Saturday, September 18, 2010


The most important day in Judaism, Yom Kippur was the day the High Priest made an atonement sacrifice to reconcile the sins of the people. In the Old Testament, a blood sacrifice was offered to God, and then a goat was set free into the wilderness. This “scapegoat” symbolically carried away the sins of the people.

After fasting 25 hours leading up to Yom Kippur (Day of Atonement), a sweet way to break the fast would be a cherry kugel, most welcome after a fast, and easy as well.

Cherry Sweet Noodle Kugel

16 ounces (500 grams) wide noodles
4 eggs, beaten
½ cup (125 grams) sugar
4 tablespoons butter (at room temperature)
16 ounces (500 grams) cottage cheese
1 large can of cherry pie filling

Boil the noodles as package directs. Drain and rinse with cold water.
Add butter to drained noodles and stir well.
Add beaten eggs, sugar, cottage cheese and stir. Mixture should be creamy, not dry.
Place in a large greased casserole dish.
Bake uncovered, at 350F (175C) for 45 minutes.
Cover the top with the filling and bake for another 15 minutes.
Cool for at least 10 minutes before serving.

Try this succulent dessert, rich in flavour, rich in tradition.

Friday, September 17, 2010


When I was a kid, we always had two pies after holiday meals, pumpkin and mincemeat. I liked both of them. Years later I tasted sweet potato pie, which is quite similar tasting to pumpkin. I came to realize the key taste was due to the exotic spices in both pumpkin and sweet potato. So it is six of one, I enjoy them both.

I also remember a woman in Mississippi who baked “Bean Pie” which tasted like the aforementioned pumpkin/sweet potato pies. When I inquired as to why pinto beans, she said she “didn’t have no sweet potatoes around, and it sure ain’t pumpkin season”. She said all she did was make a puree of the pinto beans and take it from there. I asked about the taste and she explained that the spices nullified any bean flavour. She was right.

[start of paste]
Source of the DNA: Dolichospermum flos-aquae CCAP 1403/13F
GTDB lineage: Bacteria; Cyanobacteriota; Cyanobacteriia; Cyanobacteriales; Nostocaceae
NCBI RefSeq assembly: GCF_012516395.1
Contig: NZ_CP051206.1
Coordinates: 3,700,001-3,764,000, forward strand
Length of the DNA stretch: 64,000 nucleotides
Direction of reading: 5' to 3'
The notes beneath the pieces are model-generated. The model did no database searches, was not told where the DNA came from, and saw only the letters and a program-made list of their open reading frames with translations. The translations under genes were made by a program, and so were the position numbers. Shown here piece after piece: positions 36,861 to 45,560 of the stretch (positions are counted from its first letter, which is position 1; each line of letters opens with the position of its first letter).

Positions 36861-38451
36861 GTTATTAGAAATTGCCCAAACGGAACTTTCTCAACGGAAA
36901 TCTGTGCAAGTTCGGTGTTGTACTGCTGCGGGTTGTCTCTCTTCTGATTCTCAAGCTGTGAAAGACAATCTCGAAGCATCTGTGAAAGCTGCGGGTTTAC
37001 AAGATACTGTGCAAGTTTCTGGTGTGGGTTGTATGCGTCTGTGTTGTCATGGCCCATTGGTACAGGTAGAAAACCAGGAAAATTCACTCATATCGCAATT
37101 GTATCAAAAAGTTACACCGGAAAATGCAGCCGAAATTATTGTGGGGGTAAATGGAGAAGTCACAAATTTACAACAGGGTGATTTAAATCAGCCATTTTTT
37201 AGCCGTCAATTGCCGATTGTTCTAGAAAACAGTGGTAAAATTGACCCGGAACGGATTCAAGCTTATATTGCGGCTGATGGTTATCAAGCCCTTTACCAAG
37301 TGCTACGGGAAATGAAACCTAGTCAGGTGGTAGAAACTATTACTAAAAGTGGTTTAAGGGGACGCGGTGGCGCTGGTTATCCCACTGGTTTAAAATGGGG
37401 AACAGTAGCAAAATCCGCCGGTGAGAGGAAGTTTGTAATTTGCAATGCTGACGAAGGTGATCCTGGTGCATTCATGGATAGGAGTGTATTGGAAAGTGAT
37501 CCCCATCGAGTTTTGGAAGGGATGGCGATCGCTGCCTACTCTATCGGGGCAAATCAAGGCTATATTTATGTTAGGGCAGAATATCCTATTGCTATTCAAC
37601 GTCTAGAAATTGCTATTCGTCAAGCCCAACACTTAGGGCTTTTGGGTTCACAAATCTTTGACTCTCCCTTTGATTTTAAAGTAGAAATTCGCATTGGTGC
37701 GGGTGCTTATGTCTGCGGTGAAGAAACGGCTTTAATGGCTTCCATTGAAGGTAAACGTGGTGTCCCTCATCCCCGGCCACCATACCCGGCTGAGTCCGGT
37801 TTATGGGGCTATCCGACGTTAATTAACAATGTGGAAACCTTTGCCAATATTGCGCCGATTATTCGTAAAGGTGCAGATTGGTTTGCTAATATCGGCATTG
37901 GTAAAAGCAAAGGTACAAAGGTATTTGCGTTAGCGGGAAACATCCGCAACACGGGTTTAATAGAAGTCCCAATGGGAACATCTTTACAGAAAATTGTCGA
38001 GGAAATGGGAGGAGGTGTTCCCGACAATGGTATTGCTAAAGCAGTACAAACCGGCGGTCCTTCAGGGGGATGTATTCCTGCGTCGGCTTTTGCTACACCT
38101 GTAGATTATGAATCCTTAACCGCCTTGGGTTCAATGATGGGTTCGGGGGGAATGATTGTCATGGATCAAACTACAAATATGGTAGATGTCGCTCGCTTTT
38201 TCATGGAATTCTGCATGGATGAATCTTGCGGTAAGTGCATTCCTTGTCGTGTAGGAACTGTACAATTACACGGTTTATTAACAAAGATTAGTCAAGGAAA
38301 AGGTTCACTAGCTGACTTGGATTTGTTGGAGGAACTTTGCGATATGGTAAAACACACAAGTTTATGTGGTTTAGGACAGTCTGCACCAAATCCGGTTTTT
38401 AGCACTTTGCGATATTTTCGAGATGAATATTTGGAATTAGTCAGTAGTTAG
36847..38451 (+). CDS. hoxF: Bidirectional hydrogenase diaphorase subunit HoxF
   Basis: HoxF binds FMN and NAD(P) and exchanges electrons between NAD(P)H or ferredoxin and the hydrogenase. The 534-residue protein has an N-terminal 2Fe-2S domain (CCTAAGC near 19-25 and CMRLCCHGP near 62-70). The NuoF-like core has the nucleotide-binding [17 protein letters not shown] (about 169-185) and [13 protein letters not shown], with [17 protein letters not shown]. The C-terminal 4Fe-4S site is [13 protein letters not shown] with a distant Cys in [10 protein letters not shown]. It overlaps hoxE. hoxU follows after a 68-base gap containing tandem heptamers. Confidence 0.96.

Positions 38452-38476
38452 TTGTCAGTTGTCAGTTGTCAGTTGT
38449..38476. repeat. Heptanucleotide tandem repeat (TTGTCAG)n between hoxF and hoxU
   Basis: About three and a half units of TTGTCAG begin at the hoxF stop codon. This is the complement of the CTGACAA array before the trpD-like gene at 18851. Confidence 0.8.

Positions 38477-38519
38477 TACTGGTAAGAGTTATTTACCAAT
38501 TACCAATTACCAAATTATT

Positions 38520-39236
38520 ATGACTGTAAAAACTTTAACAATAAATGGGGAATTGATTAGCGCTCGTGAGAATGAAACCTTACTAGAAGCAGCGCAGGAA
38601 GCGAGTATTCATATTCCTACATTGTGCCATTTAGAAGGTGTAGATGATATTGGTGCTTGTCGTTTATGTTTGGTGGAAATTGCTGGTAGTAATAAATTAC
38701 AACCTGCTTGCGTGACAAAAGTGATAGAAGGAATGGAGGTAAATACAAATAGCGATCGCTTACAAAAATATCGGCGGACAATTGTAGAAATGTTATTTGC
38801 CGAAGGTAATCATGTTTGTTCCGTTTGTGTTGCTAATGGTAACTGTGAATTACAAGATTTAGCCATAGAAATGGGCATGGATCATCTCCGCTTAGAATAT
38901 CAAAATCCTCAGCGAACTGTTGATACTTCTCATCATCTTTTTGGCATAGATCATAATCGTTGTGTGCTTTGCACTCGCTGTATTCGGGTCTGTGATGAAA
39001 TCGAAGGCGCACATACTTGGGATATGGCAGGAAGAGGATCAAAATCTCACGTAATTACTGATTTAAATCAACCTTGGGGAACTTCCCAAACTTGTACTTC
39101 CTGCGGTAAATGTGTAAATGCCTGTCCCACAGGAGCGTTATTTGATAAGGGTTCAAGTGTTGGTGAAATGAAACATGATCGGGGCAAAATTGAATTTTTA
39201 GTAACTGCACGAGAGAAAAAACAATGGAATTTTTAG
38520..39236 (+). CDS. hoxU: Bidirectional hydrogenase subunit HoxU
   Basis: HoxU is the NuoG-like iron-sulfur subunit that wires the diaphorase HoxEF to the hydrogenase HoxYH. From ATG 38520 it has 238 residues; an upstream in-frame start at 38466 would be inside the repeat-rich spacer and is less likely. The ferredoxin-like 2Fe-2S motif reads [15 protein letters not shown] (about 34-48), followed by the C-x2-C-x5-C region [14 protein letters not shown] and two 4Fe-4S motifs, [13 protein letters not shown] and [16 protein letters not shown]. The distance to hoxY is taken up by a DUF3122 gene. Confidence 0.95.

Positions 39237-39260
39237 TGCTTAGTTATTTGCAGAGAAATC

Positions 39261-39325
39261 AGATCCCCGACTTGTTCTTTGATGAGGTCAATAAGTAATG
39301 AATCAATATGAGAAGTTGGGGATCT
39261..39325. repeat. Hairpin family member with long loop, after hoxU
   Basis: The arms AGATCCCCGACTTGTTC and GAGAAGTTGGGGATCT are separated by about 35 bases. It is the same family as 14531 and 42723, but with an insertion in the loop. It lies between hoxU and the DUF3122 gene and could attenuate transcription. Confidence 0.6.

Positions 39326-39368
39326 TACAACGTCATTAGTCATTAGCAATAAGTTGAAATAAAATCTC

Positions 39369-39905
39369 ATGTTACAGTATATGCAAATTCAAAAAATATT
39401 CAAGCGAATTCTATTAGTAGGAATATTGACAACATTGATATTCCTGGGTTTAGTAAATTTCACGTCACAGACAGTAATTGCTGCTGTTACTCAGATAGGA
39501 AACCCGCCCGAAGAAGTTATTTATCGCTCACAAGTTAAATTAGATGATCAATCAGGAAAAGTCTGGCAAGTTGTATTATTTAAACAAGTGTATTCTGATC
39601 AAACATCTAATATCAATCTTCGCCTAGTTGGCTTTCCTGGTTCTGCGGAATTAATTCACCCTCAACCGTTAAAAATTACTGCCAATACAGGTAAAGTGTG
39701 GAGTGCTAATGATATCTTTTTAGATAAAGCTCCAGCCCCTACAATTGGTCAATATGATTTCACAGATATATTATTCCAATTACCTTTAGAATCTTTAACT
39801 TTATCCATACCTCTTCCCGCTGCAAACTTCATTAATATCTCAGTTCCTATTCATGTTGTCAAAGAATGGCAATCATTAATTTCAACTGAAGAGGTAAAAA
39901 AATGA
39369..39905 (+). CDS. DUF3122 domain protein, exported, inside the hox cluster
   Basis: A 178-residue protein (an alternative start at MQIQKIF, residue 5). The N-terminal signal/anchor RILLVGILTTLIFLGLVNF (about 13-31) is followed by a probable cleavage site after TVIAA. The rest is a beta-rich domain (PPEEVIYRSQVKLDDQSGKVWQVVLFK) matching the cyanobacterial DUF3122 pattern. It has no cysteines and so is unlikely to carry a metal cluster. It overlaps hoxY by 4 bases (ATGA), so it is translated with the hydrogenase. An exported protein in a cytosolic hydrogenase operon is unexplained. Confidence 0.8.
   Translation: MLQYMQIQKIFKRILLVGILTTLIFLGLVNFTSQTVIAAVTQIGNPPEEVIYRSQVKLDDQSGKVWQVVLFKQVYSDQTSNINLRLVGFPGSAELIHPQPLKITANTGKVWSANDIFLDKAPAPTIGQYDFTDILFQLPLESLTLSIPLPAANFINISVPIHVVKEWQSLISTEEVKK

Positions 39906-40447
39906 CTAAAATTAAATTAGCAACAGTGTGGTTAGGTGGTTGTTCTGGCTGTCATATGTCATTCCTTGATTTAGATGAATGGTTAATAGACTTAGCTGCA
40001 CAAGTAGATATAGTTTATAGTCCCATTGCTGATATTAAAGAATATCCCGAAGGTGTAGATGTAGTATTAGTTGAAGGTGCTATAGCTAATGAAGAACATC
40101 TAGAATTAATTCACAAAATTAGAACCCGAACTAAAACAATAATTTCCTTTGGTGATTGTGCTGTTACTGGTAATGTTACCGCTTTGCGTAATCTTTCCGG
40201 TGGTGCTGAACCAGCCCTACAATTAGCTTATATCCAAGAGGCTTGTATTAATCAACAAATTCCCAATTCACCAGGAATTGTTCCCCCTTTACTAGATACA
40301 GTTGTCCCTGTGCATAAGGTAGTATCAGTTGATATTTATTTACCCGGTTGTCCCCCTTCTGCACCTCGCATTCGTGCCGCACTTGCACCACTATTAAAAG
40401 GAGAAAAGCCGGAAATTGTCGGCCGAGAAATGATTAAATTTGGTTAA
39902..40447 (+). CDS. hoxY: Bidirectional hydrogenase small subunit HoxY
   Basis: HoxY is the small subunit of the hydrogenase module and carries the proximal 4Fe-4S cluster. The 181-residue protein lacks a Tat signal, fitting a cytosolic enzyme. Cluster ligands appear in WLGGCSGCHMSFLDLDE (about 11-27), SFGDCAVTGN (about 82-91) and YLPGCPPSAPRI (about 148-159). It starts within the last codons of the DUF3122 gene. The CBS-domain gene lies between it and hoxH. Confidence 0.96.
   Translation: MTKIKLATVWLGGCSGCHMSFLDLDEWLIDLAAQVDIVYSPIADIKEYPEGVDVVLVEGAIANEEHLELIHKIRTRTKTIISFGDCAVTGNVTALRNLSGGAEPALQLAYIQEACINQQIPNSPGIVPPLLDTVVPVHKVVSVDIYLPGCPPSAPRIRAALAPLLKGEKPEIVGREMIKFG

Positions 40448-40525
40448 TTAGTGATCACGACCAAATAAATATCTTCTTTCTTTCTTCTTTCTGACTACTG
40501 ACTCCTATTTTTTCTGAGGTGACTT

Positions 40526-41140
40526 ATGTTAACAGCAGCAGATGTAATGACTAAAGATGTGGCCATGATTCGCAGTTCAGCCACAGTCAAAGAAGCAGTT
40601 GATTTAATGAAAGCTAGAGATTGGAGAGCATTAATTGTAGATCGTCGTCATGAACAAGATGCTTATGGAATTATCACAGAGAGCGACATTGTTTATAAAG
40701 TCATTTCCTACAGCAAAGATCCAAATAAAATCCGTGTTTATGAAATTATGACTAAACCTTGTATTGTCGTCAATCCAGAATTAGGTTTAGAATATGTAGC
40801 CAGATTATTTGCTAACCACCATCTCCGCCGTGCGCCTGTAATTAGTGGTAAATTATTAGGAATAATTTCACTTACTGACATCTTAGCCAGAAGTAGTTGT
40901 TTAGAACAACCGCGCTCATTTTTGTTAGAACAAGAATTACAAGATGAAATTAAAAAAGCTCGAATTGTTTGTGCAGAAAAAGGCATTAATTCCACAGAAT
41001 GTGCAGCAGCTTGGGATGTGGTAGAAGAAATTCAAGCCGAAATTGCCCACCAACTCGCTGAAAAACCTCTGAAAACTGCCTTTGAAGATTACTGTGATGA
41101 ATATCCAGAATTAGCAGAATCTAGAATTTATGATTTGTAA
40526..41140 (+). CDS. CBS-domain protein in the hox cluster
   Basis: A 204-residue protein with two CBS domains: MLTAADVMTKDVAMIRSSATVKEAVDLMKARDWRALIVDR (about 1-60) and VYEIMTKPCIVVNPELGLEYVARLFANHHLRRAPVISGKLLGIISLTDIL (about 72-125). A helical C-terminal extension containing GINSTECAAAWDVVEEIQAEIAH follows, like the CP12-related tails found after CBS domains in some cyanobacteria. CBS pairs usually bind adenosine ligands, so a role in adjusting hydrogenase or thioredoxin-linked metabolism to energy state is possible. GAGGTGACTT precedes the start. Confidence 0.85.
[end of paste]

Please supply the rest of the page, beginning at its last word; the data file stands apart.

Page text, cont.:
Recently I baked a Pinto Bean Pie myself and it was so good that, to use an old expression, “It’ll make you want to slap your mama”.

If you have pinto beans on hand (and who doesn’t), you can make this tasty dessert, which happily contains the nutritive bonus of the legume.

Pinto bean puree:

Clean, sort and soak 1 cup of dried pinto beans overnight, or quick soak by bringing soaking water to boiling and then let beans sit for 1 hour. Now, in a medium saucepan, cover pinto beans with water, ½ teaspoon of salt and 1 tablespoon of vegetable oil. Bring to a boil and simmer until beans are tender, about 1 hour. Or pressure cook about 6 minutes, quick-release the pressure and taste for doneness. Drain the beans but reserve the liquid. Put the pinto beans in an electric blender with a little of the reserved liquid and blend till smooth. This makes about 2 cups of puree.

Pinto bean pie:

3 eggs
2 cups pinto bean puree
1-1/4 cups whole milk
6 fluid ounces light cream

1 cup sugar
1/2 teaspoon salt
1 teaspoon ground cinnamon
1 teaspoon ground ginger
1/4 teaspoon ground cloves
1/4 teaspoon ground nutmeg
1 nine inch diameter unbaked pie shell Whipped cream

Preheat oven to 375F (190C). Beat eggs well in a large bowl. Now add the puree, milk and cream. Stir until smooth. Add salt and sugar and the spices, stirring until thoroughly blended. Pour into the pie shell and bake for 1 hour. Check doneness by sticking clean knife blade in centre. It should come out clean. Cool to room temperature. Chill the pie and when you serve it put a spot of whipped cream on each wedge.

That Pinto Bean Pie is good groceries, I tell you.

Thursday, September 16, 2010


Recently my daughter Stephanie called and asked me about cooking EDAMAME. That reminded me about my years working in a grain elevator, and the tons of soybeans I’ve seen. The beans were crushed for their oil, and the remains were dried and became soy meal, for export. Nobody thought of consuming soybeans because they took forever to cook and were very bland. Only industrial processors could appreciate soybeans, turning them into meat analogs or textured vegetable protein, used to stretch or replace meat in recipes. Meat prices got outrageous in the early 1970’s, and a national boycott ensued. Soy- based meat substitute products became ubiquitous in local supermarkets, but soon vanished when beef prices stabilized.

The latest soy “product” on the market has taken off like a rocket; and for good reason. It is easy to prepare and extremely versatile. Called edamame, they are fresh green soy beans available everywhere, even in the freezer section. Mame means bean in Japanese, and Eda means branch. The name edamame means that the soy beans are harvested while still attached in branches.

Edamame are a beautiful jade green. They have a creamy texture, pleasant crunch and they are very healthy. If you are a vegetarian, edamame is a great way to get complete protein (all eight essential amino acids). A ½ cup of cooked edamame has 11 grams of protein and 4 grams of fibre, something to cheer about; as well as hard to find vital omega-3 fats, which are abundant in edamame.